More recently, Jacobson was responsible for leading the promotion and organizational efforts for the annual Columbus Big Give. The week-long effort is a campaign to raise awareness and funds for various nonprofits and specific projects they have going on.

Jacobson said she thought March’s historic flooding might lower what could be raised due to all the generous donations already being made to help flood victims, but that the Columbus Big Give still netted about $62,000 in donations and stayed on course with totals from past years.

More importantly, for her, it was a learning experience.

“What I was reminded of by someone I worked a lot with was that (the money raised) is not the most important part of that event. It’s about raising awareness for the nonprofits and the projects they’re working on,” she said. “I definitely was humbled throughout the process. I can see the big picture now in terms of volunteers and how it should all work.”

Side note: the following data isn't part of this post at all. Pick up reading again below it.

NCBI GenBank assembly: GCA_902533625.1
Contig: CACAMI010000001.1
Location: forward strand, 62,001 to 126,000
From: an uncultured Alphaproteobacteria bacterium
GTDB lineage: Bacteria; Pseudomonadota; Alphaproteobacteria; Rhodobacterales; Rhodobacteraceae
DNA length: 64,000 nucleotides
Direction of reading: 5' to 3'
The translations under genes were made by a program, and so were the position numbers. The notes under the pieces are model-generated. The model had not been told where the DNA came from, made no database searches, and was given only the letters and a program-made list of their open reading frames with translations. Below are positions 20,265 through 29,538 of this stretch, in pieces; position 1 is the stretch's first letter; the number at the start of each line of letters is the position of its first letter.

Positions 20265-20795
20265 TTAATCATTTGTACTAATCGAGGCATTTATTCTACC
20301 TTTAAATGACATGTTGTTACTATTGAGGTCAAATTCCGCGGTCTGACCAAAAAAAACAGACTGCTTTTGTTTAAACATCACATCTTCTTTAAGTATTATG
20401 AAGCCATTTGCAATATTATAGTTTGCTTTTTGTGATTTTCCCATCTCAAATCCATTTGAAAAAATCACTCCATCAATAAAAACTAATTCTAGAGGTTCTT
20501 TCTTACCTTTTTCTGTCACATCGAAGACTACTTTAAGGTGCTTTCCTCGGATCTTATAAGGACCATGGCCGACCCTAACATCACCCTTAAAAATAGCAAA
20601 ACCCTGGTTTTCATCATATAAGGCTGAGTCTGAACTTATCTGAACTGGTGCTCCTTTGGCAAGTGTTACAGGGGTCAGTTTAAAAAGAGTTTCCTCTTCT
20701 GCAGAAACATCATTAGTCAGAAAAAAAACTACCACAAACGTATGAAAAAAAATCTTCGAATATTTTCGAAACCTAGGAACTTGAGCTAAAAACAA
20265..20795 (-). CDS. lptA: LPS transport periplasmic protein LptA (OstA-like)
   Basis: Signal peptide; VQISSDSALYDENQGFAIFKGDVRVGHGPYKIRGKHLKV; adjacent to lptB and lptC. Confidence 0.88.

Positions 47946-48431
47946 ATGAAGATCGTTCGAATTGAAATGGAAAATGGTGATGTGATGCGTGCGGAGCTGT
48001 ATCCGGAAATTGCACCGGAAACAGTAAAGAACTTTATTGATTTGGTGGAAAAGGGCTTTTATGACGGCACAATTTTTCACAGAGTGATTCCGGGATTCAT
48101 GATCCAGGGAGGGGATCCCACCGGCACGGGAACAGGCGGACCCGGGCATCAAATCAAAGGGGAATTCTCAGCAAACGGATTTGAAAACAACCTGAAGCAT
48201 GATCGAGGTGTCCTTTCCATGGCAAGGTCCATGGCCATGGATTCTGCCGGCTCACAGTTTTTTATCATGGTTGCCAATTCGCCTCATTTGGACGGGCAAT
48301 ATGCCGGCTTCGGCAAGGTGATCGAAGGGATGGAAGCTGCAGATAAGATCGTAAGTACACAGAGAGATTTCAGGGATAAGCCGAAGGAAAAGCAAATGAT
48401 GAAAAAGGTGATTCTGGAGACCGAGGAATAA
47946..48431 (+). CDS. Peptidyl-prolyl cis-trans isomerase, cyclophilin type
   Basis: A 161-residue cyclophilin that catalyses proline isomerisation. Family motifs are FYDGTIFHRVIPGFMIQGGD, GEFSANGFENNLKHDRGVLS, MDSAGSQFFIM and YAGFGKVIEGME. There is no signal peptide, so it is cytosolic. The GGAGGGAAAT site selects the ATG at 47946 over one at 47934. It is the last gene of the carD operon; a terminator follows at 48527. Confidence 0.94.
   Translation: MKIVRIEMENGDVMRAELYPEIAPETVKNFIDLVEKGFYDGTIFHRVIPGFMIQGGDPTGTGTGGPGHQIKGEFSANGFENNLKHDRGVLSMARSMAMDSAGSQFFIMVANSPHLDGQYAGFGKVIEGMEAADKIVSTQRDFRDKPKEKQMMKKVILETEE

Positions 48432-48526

Jacobson, who celebrated one year in her current position on May 14, said she wants to continue to engage the community by getting more involved with local groups and projects both professionally and personally.

A softball player throughout her youth, she said she and her husband enjoy playing catch together. They also make visits to Omaha to spend time with her sister, brother-in-law and young niece and nephew. Being an aunt is an extremely rewarding experience, she noted.

As for her job, it’s rewarding, to say the least. Jacobson said she enjoys meeting new people and watching the community grow.

“It’s nice that my job makes me meet people because then it makes things so much easier and I see people I know and I meet more people through those people. It’s a ripple effect,” she said. “It’s amazing how forward-thinking in general people are here. They’re always thinking about what needs to be done not just now but years into the future. And seeing how passionate they are and how they continue to want to make this community better so people want to come, that really stands out to me.

“They want to continue to up the quality of life because we all love our community so much … So I want to get myself more out there.”

Matt Lindberg is the managing editor of The Columbus Telegram. Reach him via email at matt.lindberg@lee.net.